While at Oxford Oscar Wilde remarked that he wished he could be worthy of his blue china, a remark that earned him nearly instant celebrity. One may argue Wilde was the first meme generator. He was half pre-Raphaelite, somewhat of Ruskin, fond also of Pater who never quite gave up on mysticism. Wilde lived every hour whole.
I wish I could be worthy of my blue china. I wish I could be worthy of this dear bookshelf. Oh the china works better. Why?
Collection is a contraction of imagination. If we’re entirely in the wrong labyrinth, and I mean all of us, then objects of nearly childish longing mean far more than we can say. In a dark wood I still have two agates in my pocket.
It was Auden broke my heart then put it back together. Caruso followed with a love song from Naples. By the age of 8 I could read poems and listen alone to gramophone records. Blind I’d little street life though I pretended I belonged well enough in open air. Like most people who come from provinces I was happiest in my privacies, my attic with scratchy records and grey books. Though I could scarcely read that’s the world that would have me.
The ugliness of school was both a matter of being bullied for my disability and a curricular austerity. School never let me share what I was learning while alone. As a university professor these past thirty years I think of this. What do the students before me bring to the room? What can provinces teach us?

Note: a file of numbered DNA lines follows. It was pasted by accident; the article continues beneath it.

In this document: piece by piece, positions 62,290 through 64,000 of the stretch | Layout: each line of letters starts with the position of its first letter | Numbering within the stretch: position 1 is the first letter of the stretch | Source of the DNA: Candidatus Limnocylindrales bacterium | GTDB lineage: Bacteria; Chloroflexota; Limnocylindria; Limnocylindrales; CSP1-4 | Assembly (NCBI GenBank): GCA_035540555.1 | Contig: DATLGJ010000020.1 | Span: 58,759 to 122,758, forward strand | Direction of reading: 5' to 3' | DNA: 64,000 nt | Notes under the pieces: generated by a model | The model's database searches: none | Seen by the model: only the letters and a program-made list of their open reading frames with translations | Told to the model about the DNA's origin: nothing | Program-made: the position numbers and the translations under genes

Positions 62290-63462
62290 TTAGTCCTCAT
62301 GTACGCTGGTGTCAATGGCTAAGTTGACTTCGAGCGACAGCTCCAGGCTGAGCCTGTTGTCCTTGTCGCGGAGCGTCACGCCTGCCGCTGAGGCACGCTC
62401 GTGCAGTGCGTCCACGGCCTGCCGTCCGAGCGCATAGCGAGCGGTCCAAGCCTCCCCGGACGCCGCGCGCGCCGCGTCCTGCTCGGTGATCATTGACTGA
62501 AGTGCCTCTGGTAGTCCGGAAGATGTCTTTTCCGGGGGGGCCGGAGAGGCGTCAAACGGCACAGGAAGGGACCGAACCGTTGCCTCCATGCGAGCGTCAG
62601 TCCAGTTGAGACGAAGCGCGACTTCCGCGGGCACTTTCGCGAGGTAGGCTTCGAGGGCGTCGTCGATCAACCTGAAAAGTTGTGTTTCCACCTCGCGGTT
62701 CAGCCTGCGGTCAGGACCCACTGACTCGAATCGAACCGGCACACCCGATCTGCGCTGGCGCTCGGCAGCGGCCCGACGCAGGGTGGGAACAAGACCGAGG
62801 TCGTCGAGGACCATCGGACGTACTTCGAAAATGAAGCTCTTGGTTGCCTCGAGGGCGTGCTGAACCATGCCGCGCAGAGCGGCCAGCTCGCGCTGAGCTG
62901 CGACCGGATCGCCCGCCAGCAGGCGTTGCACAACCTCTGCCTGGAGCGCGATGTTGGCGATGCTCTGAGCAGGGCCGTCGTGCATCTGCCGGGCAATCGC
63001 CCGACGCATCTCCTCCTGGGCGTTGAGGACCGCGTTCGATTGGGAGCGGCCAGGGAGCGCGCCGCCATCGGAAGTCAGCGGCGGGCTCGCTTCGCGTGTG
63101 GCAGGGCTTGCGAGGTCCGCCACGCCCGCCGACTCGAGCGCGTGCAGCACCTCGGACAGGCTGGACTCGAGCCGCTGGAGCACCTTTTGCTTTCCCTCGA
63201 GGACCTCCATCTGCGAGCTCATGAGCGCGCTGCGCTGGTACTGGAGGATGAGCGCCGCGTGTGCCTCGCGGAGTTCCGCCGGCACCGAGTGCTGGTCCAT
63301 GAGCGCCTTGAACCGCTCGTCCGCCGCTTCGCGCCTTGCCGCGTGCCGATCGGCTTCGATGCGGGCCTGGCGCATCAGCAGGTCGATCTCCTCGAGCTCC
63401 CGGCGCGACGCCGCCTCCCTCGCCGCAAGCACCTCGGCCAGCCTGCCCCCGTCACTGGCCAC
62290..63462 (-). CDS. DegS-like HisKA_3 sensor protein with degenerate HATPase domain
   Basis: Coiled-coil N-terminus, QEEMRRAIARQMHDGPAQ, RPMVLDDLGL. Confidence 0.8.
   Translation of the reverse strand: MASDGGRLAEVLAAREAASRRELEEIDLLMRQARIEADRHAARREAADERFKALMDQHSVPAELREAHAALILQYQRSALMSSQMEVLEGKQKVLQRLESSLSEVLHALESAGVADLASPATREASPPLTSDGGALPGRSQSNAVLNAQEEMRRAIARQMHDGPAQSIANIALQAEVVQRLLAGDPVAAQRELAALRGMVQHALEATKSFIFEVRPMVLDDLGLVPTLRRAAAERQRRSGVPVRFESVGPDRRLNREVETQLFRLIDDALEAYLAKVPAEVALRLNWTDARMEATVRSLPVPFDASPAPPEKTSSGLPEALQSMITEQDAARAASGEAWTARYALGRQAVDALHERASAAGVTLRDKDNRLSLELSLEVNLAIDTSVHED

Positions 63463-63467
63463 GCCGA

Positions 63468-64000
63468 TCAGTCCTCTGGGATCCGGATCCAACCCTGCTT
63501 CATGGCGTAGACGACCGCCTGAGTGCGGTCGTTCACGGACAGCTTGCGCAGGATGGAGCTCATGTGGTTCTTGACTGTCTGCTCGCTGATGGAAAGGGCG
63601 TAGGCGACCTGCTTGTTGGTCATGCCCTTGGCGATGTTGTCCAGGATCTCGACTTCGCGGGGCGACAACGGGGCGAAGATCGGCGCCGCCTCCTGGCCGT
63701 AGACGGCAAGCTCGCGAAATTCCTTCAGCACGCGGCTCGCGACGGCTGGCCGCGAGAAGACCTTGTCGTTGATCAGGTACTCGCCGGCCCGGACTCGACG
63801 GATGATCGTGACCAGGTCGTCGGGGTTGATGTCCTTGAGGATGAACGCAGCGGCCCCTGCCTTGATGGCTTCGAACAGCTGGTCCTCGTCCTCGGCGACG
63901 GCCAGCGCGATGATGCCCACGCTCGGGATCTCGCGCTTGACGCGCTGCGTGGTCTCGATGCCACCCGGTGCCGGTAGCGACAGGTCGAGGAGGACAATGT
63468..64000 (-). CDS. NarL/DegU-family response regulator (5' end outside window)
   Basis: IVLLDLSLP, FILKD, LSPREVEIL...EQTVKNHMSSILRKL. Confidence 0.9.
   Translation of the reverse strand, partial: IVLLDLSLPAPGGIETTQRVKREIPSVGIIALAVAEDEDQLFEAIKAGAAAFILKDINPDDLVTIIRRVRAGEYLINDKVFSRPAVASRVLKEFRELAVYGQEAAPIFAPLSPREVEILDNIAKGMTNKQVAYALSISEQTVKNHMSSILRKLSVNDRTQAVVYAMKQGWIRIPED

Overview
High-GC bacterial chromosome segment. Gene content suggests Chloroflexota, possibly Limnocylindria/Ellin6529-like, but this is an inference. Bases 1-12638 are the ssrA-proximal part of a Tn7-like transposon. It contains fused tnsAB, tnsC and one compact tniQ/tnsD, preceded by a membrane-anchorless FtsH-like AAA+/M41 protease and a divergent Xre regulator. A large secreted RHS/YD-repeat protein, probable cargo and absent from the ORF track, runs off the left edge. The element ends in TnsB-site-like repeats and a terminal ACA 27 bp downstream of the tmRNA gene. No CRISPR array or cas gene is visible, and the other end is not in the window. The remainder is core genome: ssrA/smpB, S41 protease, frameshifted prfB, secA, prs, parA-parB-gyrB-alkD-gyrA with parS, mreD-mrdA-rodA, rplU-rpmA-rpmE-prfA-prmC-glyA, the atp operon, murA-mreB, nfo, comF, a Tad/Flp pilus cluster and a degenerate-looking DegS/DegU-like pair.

Provincial culture means the one we must create. Yeats couldn’t be Tennyson and though there were Irish poets before him, he had to be both cognizant of his inner life and the outward world. If he was going to be Irish-provincial he’d have to do it in a dual way. Its a matter of accomplishment that Yeats doesn’t quite fit anywhere. His planet doesn’t exist. Yet its apparent.
Is it a bit silly to invoke Yeats next to a kid with a large print book and a Victrola? I don’t think so. The inner life is Romanticism and strength of mind and each must find it in her or his way. You don’t have to be a poet to need your planet. More and more contemporary fiction and memoirs seek to find planets that will have us. Everyone hails from some version of my childhood attic.
I’m guilty of reductionism here. What I’m after is emergence not life alone with some arias. The planet that will have us is a made place and not granted. What is it made of? Yeats wrote:
By the help of an image
I call to my own opposite, summon all
That I have handled least, least looked upon.
The planet that will have you won’t look like you. Yeats knew and if we’re lucky we also learn it.
Yes when I go walking the world does not resemble my stride, my frame, nor, despite my yearnings for mysticism does the world answer my longings. The world simply is and not what I say of it.
After so much is said and the candles are low…
I’m no match for the godless nights
And if there are gods I’m no match for them either
I build a fence badly, tear it down after dark
I used to love Wallace Stevens
I was young
Thus the dog bursts into my poem
Follows me home
A mild wind follows the dog